The announcement comes a few months after YouTube introduced a dedicated podcast homepage. It’s likely the company launched “Like & Describe” to further cash in on the ever-growing podcast industry. Plus, MatPat could draw in millions of listeners since the creator has over 34 million subscribers in total across his four channels–The Game Theorists, The Film Theorists, The Food Theorists and his gaming channel, GTLive.

In the first episode, titled “The Rise of the VTubers,” MatPat explores Virtual YouTubers (aka VTubers), animated characters voiced by humans that garner a collective total of 1.5 billion views every month, according to YouTube.

MatPat meets with VTubers like Gawr Gura, a 9,000-year-old half shark/half girl, and Mori Calliope, a Grim reaper that raps in motion-capture music videos, among others. He also speaks with Earnest Pettie, Trends & Insights Lead of YouTube’s Culture & Trends team, content creator Dave Cherry and other experts.

Unlike most video podcasts where hosts sit in front of a camera and speak into a mic, “Like & Describe” has viewers follow along with graphics as MatPat narrates—similar to his video style for his YouTube channels.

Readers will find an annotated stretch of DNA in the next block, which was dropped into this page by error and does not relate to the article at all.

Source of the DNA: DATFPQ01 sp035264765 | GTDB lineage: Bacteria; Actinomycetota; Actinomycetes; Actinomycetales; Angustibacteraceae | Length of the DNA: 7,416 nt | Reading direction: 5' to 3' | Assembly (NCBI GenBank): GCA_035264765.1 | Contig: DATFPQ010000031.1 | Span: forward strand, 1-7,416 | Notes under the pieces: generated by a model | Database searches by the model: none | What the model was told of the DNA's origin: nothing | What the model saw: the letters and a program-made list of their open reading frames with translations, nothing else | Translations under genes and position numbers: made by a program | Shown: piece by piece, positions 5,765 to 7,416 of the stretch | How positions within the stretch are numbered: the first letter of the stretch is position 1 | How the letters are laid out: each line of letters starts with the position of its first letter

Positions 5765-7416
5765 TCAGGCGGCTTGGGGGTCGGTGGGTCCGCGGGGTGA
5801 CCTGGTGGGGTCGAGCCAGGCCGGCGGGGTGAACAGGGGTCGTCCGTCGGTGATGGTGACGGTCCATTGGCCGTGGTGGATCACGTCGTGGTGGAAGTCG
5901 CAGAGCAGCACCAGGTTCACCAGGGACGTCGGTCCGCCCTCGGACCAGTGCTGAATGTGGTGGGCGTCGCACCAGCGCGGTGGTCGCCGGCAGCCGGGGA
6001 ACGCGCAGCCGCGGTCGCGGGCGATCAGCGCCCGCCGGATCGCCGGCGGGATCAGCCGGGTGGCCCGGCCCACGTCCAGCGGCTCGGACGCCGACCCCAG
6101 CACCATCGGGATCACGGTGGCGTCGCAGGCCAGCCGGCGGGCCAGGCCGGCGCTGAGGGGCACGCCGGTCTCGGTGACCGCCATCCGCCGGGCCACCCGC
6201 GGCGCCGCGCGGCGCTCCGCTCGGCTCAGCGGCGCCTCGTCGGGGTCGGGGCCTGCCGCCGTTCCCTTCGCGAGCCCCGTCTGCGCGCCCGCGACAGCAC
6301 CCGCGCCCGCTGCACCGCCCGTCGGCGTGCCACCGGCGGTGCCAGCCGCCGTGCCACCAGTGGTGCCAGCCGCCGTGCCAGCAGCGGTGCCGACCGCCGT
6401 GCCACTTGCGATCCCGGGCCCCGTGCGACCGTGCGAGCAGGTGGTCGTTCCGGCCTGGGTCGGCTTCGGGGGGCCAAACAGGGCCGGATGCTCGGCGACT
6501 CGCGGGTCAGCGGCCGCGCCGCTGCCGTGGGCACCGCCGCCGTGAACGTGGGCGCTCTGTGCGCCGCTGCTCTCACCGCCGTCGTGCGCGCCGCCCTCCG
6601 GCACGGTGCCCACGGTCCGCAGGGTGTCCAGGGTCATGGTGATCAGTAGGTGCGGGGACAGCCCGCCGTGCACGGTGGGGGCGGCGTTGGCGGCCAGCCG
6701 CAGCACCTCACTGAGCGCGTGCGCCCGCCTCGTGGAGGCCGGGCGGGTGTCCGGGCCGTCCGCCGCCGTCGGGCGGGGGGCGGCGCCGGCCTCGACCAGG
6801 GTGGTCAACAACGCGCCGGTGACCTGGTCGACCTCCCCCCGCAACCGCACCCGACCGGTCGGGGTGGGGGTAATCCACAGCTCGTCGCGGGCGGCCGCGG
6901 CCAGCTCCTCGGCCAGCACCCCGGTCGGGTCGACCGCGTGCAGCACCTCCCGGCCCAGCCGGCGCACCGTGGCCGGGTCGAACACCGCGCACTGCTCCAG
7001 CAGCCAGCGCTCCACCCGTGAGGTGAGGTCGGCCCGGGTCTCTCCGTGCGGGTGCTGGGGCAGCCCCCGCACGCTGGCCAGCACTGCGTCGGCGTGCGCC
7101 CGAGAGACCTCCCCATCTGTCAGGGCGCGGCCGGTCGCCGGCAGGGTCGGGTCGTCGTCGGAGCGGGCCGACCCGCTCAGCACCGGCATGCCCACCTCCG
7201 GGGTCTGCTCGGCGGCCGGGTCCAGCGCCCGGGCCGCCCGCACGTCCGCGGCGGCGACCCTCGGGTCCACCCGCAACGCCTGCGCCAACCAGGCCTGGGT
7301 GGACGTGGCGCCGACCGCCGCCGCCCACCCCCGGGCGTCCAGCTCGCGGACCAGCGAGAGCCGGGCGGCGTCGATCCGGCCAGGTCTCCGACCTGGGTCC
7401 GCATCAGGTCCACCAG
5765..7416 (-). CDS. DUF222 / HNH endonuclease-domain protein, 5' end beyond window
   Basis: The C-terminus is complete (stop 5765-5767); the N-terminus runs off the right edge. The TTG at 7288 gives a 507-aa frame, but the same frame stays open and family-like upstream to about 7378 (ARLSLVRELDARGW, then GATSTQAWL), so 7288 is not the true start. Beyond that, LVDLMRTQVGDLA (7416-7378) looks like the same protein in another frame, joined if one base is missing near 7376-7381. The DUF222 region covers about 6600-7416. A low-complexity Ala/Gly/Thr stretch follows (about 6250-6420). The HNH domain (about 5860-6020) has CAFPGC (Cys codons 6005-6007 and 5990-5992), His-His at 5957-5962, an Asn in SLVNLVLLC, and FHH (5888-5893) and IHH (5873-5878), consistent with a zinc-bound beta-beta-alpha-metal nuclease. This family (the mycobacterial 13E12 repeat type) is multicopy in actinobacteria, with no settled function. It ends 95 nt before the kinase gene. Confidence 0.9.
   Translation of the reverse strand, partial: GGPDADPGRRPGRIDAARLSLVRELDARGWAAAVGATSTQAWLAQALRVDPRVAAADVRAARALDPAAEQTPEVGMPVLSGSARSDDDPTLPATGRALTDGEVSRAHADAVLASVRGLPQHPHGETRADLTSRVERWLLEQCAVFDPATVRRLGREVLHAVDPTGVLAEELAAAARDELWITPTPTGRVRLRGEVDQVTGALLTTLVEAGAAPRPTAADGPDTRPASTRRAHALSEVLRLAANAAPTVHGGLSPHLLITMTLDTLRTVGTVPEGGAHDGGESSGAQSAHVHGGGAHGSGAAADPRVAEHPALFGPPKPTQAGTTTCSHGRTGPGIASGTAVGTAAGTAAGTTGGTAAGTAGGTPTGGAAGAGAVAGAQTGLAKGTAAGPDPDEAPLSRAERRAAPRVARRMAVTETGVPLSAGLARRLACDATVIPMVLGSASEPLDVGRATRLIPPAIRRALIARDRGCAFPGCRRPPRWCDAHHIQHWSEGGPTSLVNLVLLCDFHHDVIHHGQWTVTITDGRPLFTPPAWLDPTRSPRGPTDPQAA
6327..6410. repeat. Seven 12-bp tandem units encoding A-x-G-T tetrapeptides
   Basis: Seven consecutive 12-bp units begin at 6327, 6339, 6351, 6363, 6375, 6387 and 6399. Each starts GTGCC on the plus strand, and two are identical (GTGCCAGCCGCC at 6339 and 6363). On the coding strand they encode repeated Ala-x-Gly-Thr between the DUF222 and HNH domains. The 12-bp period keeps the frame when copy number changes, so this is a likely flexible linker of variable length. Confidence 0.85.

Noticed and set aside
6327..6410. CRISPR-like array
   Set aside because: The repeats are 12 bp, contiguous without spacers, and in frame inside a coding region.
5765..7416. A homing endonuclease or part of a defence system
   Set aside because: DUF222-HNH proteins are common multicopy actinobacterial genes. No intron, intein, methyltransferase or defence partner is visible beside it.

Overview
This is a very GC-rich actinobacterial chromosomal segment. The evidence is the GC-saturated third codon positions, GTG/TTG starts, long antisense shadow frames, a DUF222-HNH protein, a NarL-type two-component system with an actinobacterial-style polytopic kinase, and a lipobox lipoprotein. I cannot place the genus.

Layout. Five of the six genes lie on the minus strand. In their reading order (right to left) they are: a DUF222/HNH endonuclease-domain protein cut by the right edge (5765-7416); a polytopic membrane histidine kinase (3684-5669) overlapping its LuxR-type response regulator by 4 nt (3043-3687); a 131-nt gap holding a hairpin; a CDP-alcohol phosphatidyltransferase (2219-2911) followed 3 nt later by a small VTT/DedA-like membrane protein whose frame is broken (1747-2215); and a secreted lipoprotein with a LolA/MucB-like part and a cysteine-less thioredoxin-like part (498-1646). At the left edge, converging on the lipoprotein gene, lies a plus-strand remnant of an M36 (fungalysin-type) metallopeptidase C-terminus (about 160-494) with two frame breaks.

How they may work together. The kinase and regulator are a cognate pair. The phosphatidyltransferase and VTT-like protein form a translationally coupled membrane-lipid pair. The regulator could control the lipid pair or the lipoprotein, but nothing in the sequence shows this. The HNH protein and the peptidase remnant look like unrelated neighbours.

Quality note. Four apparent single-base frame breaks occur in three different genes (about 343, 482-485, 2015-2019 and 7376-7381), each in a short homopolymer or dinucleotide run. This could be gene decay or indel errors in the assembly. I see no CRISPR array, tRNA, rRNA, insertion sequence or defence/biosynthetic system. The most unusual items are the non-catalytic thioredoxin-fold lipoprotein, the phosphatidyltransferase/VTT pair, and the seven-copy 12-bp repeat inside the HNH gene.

The second episode will have MatPat meet with more special guests from the Culture & Trends team as they provide commentary on the biggest videos and creators of 2022.

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Netflix is letting more subscribers preview its films and TV shows, report says • TechCrunch

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Content is king for streaming services, and Netflix may be going the extra mile to ensure its content is up to par with subscribers. According to the Wall Street Journal, Netflix’s prerelease screening program will soon enlist tens of thousands of subscribers to preview new movies and shows and provide their feedback.

Netflix declined to comment to TechCrunch on the Wall Street Journal’s report.

Similar to how major Hollywood studios have test screenings for new films, the “Netflix Preview Club” has over 2,000 previewers that review Netflix titles before they release to the streaming platform, the Wall Street Journal wrote. The program will reportedly increase by 400% in early 2023, should the report prove accurate.